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  5. "Harmaa velho kävelee metsäss…

"Harmaa velho kävelee metsässä."

Translation:The gray wizard walks in the forest.

June 29, 2020



ja hän ei ole koskaan myohässä


I wrote "is walking" instead of "walks", but it says it's wrong... Why?


same here, is walking is marked as a mistake and i don't know why.


Because it hadn't been added yet. It has now.

[deactivated user]

    Is walking is correct as well.


    Thank you for these little LOTR references. They are one of the nicest highlights of this class.


    How could you possibly know from this sentence if it's in English "A gray wizard" or "The gray wizard"??


    A gray wizard walks in the forest = Metsässä kävelee harmaa velho. Beginning the sentence with "Harmaa velho" indicates that it's a specific, known one.


    I don't know anymore when should I use simple or continuous present


    In this particular sentence, both are possible. If a sentence contains an object, that will determine whether it has to be simple (if the object is a "whole" one) or continuous (if it is a partitive one).


    I'm just wondering if "walks in the forest" and "walks through the forest" would be the same meaning. Because I'd rather say "walking through the forest" . But I'm not a native speaker. Someone knows?


    Well, it all depends on what you want to highlight. Through the forest in Finnish would be metsän läpi. It may describe the same action as here, or it may suggest it's a longer walk through a larger (part of the) forest.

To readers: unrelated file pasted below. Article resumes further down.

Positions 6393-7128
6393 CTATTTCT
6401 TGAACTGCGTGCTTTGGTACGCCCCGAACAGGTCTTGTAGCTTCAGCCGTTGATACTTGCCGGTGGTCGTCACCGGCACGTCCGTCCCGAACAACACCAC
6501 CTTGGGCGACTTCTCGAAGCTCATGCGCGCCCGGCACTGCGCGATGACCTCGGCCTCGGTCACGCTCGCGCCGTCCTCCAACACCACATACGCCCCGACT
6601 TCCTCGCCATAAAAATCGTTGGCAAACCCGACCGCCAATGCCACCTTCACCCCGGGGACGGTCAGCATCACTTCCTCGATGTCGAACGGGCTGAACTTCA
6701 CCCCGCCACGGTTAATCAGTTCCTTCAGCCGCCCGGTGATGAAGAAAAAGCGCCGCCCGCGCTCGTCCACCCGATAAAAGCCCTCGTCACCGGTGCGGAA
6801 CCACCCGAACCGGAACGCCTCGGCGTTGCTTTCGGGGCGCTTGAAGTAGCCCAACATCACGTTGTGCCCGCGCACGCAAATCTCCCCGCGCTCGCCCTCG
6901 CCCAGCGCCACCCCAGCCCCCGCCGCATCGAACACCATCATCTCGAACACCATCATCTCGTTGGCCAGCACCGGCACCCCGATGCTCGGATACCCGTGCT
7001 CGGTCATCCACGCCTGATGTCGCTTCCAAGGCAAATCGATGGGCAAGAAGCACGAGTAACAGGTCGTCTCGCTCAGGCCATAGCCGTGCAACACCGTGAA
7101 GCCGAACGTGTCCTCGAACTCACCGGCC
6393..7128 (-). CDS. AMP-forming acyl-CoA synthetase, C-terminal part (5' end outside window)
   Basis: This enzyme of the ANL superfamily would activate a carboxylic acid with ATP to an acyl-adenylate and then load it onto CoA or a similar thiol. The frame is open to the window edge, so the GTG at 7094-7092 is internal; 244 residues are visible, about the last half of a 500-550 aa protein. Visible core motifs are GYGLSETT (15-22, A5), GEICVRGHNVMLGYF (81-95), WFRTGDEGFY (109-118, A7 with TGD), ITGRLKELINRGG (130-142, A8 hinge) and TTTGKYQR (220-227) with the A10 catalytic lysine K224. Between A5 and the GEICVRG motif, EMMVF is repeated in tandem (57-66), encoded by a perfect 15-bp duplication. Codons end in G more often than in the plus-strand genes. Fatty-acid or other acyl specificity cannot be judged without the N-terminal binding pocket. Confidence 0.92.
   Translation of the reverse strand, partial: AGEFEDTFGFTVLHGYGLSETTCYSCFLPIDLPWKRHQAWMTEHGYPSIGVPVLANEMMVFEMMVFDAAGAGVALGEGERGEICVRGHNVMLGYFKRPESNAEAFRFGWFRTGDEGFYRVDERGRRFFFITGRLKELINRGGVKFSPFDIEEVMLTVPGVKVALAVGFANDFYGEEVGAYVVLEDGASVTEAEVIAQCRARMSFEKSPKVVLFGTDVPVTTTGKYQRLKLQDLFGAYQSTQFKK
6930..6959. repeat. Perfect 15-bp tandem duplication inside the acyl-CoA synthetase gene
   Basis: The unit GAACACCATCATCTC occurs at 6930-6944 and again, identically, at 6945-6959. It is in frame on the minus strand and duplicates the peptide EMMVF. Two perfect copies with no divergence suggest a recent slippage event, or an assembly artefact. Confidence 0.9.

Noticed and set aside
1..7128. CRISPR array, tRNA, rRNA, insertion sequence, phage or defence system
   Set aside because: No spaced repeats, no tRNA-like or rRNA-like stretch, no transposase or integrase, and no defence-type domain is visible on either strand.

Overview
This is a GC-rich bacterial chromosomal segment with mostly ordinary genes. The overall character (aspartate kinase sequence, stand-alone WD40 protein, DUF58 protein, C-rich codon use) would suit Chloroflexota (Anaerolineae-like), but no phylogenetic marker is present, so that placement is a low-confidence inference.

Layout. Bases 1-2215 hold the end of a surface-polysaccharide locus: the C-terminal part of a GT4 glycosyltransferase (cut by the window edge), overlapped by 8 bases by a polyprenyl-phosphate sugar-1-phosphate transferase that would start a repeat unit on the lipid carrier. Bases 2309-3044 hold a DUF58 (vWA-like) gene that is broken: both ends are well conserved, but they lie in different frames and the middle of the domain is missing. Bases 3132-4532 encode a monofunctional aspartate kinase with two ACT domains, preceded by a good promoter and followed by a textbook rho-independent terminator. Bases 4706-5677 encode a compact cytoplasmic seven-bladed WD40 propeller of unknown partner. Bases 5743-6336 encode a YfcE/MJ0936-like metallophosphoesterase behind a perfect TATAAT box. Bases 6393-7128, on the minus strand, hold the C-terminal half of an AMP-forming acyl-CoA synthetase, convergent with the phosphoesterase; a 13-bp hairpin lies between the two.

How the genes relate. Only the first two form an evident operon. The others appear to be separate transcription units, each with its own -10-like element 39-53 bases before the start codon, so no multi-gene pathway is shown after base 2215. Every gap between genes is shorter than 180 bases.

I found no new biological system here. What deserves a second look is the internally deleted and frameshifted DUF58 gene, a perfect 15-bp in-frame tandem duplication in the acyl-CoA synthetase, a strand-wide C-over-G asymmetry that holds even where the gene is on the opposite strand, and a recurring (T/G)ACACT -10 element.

We're trying to keep the translations as close as possible to the original, since users also have to be able to translate back to the Finnish in other exercises. But of course it's sometimes not possible, especially with two languages that have such different structures. People tend to get about equally angry either way...


    I appreciate your efforts! I know the team gets a lot of flak no matter what you do, but you have put together a fun course for a language that is difficult for a lot of people. (And if I'm too adamant about my opinions elsewhere, I apologize.)


    Finnish forests can be quite large, you could walk straight like for days before getting through the forest. If he is just taking a walk, I wouldn't use through.


    Tanberian, good point, but in English, " "through" in such cases it has a meaning very like in, or the finnish ending "-ässä" and does not at all imply he reaches the other side. ;)


    Velhot eivät elä Narniassa. Puhuvat karhut elävät Narniassa. Velhot elävät keskellä maata.


    I am sooo not an expert on this, but I think that would be Keski-Maassa.

    (If it were a place where Finnish ortography were actually followed, it'd probably be Keskimaa and therefore Keskimaassa.)


    Kiitos! "Keski-Maassa"on oikea sana. Although I think my version is one of those charming foreigner mistakes so I'm keeping it. :)


    Here's another example of a present tense sentence posing a problem. half the time if you write the simple present. it tells you that you're wrong and should use the continuous present. but then the other half tell you the continuous present is wrong, and it should be the simple present. Both should be correct as far as I understand.


    In this sentence, both are possible. In many other sentences where some users are adamant both should be possible, only one is actually possible. The course is still in beta, so there are bound to be mistakes and missing translations. Report, report, report, and the course will get better.


    The inconsistent translations are immensely frustrating.


    That's why I have recommended some people I know to wait a few months (and/or until the course is out of beta) before trying it...


    Just curious, is "gray wizard" a reference to something? Sounds so weird! :)


    Probably to Gandalf from LOTR

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